Education is not only a theme found in the fictional works of acclaimed author, Ernest J. Gaines, but also plays a major role in his real life. At a young age he would help out the older folks by writing letters for them. He taught himself to listen carefully to their stories, and learned to be creative with his writing. That was the genesis of his interest in both writing and the importance of education. Later, it was many hours spent at the library in California, reading everything he could get his hands on, which really inspired him to become a writer.
Much like the age-old question, “Which came first, the chicken or the egg? ” one might wonder if Gaines’s education led to his writings as much as his writings had an influence on him as an educator. We know, as a child Gaines had received only a very basic education in South Louisiana plantation quarters. A lot of his education about life actually came from his beloved aunt, Augusteen, who was a double-amputee, yet taught Gaines the importance of “standing.
Though his life was not an easy one Gaines was still able to become a successful novelist by the age 16, he managed to exemplify the theme of education and learning in many different ways and he also found ways to associate closely related themes to his education of writing. Although, today Gaines is a well know writer with many successful books, he too had to start off somewhere. His beginning however came at a much younger age than most would think for such brilliant pieces of work. Gaines showed interest in writing and completed his first novel at age 16.
The novel went through many re-writes over the years and eventually became Catherine Carmier. However, because a New York publisher originally rejected it, he put writing aside for quite some time to concentrate on his studies. He moved to California to attend junior college. From there, Gaines was drafted into the Army, serving for two years. Shortly after being released from his military duties he began his career as a writer while completing his bachelor’s degree at San Francisco State College and later was accepted into Stanford University.
He was able to attend Stanford on a Creative Writing Fellowship. While at Stanford he became familiar with other literary works, which had a great influence on his writings. Education has been important in Gaines’s life, and so it seems only natural that education is often a theme of Gaines’s writings. In fact it was a theme of his first novel, Catherine Carmier: a book about a young man who leaves Louisiana to receive an education, and returns home.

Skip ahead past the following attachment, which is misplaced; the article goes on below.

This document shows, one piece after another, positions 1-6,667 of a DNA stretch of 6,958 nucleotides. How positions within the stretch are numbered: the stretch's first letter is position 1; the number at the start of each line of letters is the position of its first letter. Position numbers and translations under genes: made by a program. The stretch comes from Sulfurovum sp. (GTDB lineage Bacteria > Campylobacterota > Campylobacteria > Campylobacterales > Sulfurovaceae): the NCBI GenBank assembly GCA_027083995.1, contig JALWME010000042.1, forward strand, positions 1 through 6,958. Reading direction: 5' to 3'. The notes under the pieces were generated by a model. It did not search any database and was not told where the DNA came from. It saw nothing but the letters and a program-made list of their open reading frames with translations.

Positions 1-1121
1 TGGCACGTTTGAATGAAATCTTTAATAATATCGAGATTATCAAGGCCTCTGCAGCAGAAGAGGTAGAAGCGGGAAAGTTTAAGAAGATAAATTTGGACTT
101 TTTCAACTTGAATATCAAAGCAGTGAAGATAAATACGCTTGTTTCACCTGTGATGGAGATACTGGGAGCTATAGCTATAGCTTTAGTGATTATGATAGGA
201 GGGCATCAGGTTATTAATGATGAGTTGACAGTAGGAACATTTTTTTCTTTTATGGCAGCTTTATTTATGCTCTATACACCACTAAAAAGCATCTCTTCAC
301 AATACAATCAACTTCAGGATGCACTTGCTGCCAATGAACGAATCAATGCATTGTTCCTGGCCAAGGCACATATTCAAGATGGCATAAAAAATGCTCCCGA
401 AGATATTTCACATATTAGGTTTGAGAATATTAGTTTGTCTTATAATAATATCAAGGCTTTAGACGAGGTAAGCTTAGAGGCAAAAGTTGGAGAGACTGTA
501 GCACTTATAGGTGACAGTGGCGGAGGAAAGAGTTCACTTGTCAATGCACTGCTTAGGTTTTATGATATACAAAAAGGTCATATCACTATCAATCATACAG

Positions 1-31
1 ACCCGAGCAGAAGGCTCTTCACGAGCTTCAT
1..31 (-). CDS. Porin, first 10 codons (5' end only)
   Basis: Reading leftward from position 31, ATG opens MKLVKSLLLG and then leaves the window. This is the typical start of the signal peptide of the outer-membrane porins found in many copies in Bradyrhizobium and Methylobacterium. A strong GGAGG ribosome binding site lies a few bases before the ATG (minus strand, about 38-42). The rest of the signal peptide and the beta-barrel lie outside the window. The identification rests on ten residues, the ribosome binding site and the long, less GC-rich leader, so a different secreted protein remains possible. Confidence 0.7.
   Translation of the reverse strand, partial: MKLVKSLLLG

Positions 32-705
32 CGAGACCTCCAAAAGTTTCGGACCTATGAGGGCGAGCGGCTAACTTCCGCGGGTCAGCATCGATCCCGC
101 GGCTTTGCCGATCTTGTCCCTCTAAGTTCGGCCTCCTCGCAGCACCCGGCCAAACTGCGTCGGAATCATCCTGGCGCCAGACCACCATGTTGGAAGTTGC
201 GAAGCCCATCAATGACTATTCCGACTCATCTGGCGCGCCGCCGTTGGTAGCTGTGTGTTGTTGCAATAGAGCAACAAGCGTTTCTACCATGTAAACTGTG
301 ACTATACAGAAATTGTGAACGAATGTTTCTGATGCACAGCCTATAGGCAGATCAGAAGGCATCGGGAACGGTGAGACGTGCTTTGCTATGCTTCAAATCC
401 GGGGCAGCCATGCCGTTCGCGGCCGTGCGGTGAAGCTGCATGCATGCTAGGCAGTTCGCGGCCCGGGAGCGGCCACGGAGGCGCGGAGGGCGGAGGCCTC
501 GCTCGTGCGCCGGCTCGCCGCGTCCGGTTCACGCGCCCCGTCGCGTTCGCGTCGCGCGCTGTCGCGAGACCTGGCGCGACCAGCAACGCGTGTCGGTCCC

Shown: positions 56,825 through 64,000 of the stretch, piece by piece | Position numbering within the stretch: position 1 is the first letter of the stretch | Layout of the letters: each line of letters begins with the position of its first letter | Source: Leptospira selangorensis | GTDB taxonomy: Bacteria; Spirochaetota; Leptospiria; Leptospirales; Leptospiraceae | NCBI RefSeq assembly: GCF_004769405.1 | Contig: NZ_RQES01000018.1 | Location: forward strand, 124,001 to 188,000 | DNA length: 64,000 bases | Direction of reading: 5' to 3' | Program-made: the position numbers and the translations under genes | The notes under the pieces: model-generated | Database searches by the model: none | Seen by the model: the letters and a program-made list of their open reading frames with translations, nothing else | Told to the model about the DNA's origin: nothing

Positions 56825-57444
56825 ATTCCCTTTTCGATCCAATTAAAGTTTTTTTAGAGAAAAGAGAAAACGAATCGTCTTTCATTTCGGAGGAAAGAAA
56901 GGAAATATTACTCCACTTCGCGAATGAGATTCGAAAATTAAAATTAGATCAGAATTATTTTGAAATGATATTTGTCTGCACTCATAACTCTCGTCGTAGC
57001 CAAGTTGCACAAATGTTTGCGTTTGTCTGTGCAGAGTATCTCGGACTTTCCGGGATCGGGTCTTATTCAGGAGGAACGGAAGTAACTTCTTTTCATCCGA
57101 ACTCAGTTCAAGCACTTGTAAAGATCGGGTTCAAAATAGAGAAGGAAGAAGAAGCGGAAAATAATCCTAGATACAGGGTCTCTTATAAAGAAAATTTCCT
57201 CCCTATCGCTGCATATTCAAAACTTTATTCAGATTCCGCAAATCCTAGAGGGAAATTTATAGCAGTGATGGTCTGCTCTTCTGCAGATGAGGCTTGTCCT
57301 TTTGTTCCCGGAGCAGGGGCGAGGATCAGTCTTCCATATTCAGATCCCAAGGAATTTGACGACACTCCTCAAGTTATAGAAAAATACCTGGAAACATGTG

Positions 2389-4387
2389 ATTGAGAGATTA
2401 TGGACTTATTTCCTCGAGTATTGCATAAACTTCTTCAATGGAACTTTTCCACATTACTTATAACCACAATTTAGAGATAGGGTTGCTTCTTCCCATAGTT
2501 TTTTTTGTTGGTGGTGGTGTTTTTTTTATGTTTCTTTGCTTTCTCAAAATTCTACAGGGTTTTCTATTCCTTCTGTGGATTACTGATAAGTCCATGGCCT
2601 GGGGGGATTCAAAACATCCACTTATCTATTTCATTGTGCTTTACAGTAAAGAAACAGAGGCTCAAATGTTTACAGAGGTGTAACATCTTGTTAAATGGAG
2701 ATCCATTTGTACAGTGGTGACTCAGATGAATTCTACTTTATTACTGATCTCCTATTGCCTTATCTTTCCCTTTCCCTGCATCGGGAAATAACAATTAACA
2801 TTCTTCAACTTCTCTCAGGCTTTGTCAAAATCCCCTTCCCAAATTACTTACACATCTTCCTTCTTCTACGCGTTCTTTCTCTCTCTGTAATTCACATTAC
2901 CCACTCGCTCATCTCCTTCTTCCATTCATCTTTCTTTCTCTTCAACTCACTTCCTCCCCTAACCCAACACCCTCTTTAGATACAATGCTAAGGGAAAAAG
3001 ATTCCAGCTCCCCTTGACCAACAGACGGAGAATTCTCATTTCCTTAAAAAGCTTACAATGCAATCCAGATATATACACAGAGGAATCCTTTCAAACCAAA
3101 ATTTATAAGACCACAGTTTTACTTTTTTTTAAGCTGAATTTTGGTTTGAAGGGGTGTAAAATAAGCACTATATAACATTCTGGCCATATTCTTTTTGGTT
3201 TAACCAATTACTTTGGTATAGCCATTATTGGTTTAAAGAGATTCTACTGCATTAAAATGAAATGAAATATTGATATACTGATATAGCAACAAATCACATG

Not only did his young mind come up with such amazing ideas for novels, but also he was able to demonstrate his choice of themes in many different manners. A Lesson Before Dying is often cited as one of Gaines’ greatest works. It is the tale of a young black man on death row who gains dignity and self-awareness from a rural teacher who visits him daily in prison. This book exemplifies education and learning in different ways. In one way, the prisoner learns how to express his feelings and write them down while in prison.
Another way the theme of education is shown is that the prisoner also learns how to compose himself with courage and dignity. The most important way that this book shares the theme of education is how Ernest Gaines educates all of the readers that all humans (no matter their race) are equal and should be treated that way. Being able to exemplify the many different ways there are to introduce the theme of knowledge into his novels was one of Gaines’s strengths. However, he was also known to have included some sub themes that would compliment his main theme of education.
In many examples of Gaines’ writings, we not only see the theme of education, but also the themes closely associated with education, such as facing responsibility, or getting back up and standing tall when you have fallen or struggled; a life lesson learned by example from his aunt. These life lessons can often be just as educating as what is learned in a classroom. For example, in the short story, The Sky is Gray, the main character (James) learns how to be the ‘man of the house” from his mom, Octavia.
Since James’s dad is never around, James had to quickly adapt and learn how to take care of his family. In later years, Gaines became an educator himself, teaching creative writing at the University of Southwestern Louisiana. He retired 11 years later as a Writer-in-Residence Emeritus. He also was a visiting professor of creative writing at the University of Rennes in France. Ernest J. Gaines certainly experienced education both in the traditional classroom setting, as well as life’s experiences, and the experiences others shared with him.
These experiences of education are themed in many of his writings and also support other worthy themes closely associated with education, such as fortitude and character. Gaines’s writings can also be said to have contributed to his own experience in education, whether it helped him to attend Stanford University or led to him being an educator in creative writing at universities. The theme of education has equally been intertwined in Gaines’s life and writings, and is a worthy theme both in reality and fiction.